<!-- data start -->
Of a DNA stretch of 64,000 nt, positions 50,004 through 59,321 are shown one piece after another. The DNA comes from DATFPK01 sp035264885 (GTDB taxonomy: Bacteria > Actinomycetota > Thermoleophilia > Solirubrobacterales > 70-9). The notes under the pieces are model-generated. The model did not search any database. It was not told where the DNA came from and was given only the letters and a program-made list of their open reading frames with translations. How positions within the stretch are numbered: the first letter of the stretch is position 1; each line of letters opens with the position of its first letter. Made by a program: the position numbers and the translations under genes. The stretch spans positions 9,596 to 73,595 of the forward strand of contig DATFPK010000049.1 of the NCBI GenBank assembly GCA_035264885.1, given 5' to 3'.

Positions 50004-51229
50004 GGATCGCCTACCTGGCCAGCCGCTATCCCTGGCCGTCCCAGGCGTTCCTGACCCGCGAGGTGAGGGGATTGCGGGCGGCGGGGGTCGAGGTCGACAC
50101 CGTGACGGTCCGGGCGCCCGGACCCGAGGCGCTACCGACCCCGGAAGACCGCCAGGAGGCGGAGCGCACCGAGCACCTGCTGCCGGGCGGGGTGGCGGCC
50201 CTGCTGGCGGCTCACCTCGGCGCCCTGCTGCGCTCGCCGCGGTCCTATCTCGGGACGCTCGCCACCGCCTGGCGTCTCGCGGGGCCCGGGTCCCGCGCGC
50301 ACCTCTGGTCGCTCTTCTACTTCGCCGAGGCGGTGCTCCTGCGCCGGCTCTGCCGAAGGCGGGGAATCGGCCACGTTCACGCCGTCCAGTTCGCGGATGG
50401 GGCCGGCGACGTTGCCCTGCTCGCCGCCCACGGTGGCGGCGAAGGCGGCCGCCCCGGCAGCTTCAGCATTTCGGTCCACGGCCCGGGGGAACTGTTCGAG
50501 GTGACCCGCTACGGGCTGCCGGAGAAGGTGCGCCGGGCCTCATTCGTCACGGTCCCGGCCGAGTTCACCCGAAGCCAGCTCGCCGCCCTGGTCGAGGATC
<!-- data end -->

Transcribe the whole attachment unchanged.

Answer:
Of a DNA stretch of 64,000 nt, positions 50,004 through 59,321 are shown one piece after another. The DNA comes from DATFPK01 sp035264885 (GTDB taxonomy: Bacteria > Actinomycetota > Thermoleophilia > Solirubrobacterales > 70-9). The notes under the pieces are model-generated. The model did not search any database. It was not told where the DNA came from and was given only the letters and a program-made list of their open reading frames with translations. How positions within the stretch are numbered: the first letter of the stretch is position 1; each line of letters opens with the position of its first letter. Made by a program: the position numbers and the translations under genes. The stretch spans positions 9,596 to 73,595 of the forward strand of contig DATFPK010000049.1 of the NCBI GenBank assembly GCA_035264885.1, given 5' to 3'.

Positions 50004-51229
50004 GGATCGCCTACCTGGCCAGCCGCTATCCCTGGCCGTCCCAGGCGTTCCTGACCCGCGAGGTGAGGGGATTGCGGGCGGCGGGGGTCGAGGTCGACAC
50101 CGTGACGGTCCGGGCGCCCGGACCCGAGGCGCTACCGACCCCGGAAGACCGCCAGGAGGCGGAGCGCACCGAGCACCTGCTGCCGGGCGGGGTGGCGGCC
50201 CTGCTGGCGGCTCACCTCGGCGCCCTGCTGCGCTCGCCGCGGTCCTATCTCGGGACGCTCGCCACCGCCTGGCGTCTCGCGGGGCCCGGGTCCCGCGCGC
50301 ACCTCTGGTCGCTCTTCTACTTCGCCGAGGCGGTGCTCCTGCGCCGGCTCTGCCGAAGGCGGGGAATCGGCCACGTTCACGCCGTCCAGTTCGCGGATGG
50401 GGCCGGCGACGTTGCCCTGCTCGCCGCCCACGGTGGCGGCGAAGGCGGCCGCCCCGGCAGCTTCAGCATTTCGGTCCACGGCCCGGGGGAACTGTTCGAG
50501 GTGACCCGCTACGGGCTGCCGGAGAAGGTGCGCCGGGCCTCATTCGTCACGGTCCCGGCCGAGTTCACCCGAAGCCAGCTCGCCGCCCTGGTCGAGGATC